The 15-minute walk did me a world of good. I was feeling much better when I found a little grassy hilltop where I could sit and watch the brave swimmers and sunbathers (it’s warm, but not THAT warm!). In front of me was an adorable family, what looked like two sisters and their babies. The mothers were chatting and the little ones were playing. The youngest was particularly cute. He was staggering around in that I-just-started-walking way as he played with the other kids.

Suddenly, he started to whine, then cry. His mother tried to distract him with toys and a song, but the cries were getting more insistent. I recognized the sound – “I’m tired and hungry so will you please just whip out that boob!” The mother recognized it too, and within a few seconds feeding her baby.

Once the baby’s hunger subsided, he relaxed. He stretched an arm, extending it towards his mother’s neck. His fist started to unclench. The waves provided the perfect background noise. The baby opened his hand completely, laying it gently against his mother’s neck. She was looking down at him, completely mesmerized.

I was mesmerized too. I finally forced myself to look away. It probably looked creepy, me staring at a stranger breastfeeding her child. If the mother had asked, I would have told her that just seeing the two of them had removed my dark mood. That the beautiful transformation from cranky to at-peace baby had soothed my nerves.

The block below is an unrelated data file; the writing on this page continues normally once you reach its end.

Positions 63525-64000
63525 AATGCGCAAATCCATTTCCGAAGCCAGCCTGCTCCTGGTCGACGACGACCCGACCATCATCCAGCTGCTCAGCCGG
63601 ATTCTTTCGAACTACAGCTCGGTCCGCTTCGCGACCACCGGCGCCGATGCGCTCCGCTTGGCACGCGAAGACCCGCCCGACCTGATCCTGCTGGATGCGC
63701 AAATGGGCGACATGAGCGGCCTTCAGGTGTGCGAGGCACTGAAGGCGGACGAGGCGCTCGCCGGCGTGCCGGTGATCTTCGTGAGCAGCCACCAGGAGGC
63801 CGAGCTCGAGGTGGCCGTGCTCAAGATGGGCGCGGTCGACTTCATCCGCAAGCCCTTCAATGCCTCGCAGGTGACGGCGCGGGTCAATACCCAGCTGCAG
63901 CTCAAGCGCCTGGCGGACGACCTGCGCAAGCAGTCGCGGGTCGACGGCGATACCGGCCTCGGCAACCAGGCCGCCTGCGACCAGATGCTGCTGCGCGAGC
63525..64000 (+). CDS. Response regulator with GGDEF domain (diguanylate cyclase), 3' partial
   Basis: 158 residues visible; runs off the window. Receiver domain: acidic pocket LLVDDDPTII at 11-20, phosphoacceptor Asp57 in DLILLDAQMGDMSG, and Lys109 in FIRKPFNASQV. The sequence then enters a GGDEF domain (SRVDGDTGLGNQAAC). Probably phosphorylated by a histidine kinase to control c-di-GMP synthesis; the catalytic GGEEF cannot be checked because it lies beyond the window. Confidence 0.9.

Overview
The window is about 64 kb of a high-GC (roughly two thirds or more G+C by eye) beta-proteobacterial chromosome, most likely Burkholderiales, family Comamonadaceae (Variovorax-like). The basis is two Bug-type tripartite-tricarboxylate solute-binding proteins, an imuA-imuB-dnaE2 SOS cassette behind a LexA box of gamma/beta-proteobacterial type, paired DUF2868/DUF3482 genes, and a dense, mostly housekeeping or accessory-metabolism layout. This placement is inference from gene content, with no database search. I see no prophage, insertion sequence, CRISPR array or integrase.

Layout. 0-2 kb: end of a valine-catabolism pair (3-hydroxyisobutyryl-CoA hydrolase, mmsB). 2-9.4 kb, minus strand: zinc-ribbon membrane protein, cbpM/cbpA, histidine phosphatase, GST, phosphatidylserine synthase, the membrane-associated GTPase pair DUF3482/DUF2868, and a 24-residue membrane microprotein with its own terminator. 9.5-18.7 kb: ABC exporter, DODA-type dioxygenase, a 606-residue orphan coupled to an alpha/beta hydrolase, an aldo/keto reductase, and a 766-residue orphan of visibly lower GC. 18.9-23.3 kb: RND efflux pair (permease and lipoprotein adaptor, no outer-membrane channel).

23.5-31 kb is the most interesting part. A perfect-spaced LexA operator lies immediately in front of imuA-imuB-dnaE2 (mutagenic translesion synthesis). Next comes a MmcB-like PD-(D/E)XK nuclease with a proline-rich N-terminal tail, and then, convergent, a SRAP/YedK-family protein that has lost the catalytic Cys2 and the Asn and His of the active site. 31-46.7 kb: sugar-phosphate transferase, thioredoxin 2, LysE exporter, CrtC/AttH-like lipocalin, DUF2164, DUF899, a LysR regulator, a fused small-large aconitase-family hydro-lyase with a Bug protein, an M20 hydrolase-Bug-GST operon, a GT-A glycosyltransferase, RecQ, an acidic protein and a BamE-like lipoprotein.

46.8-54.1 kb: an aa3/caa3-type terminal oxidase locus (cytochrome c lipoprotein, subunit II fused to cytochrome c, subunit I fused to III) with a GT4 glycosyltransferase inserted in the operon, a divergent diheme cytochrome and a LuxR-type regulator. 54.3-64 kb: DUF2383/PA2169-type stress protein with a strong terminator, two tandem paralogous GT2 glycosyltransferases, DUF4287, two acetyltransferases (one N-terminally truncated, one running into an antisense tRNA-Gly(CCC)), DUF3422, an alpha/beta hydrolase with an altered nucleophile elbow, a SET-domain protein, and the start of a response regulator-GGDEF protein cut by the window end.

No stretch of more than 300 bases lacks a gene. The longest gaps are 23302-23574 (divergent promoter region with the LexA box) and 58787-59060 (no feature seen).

The walk and the sun had soothed me. The waves had made me relax. But witnessing the purest love of all – well, that lifted me. Thank you, mama.

Day Trips

Here, There 'n' Everywhere

Introduction

After our two day stay in Torremolinos, my family and I went Fuengirola, where we will be staying until the 15th of July. While in Fuengirola, we took 4 day trips (as of July 4, 2019) to Malaga, Mijas Pueblo, Marbella, and took a second trip to Malaga

Malaga (part 1)

Malaga is home to many interesting houses, castles and buildings. This building was one I found to be interesting due to the fact that it was several hundreds of years old and was in a “modern” area of the city.

Fuengirola is maybe an hour from Malaga, so on June 28, my family and I decided to go explore it since we had heard good things. My mom (who I’ll be moving with in September) quickly fell in love with the city. We walked around and decided that we needed to live there so my mom scheduled an…

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Countdown to Spain

I’ve decided to move to Spain!

WHAT?

I’ve decided to move to Spain!

Step 1: Decide what kind of visa I need.

After reading literally hundreds of documents, blogposts, guides, and advice columns, and firing one lawyer, I have decided to apply for a Non-Lucrative visa in Spain. This type of visa will allow me to live in Spain for up to 1 year. The catch is I can’t work for a Spanish company. I can still work online and support my US-based clients though.

Step 2: Apply.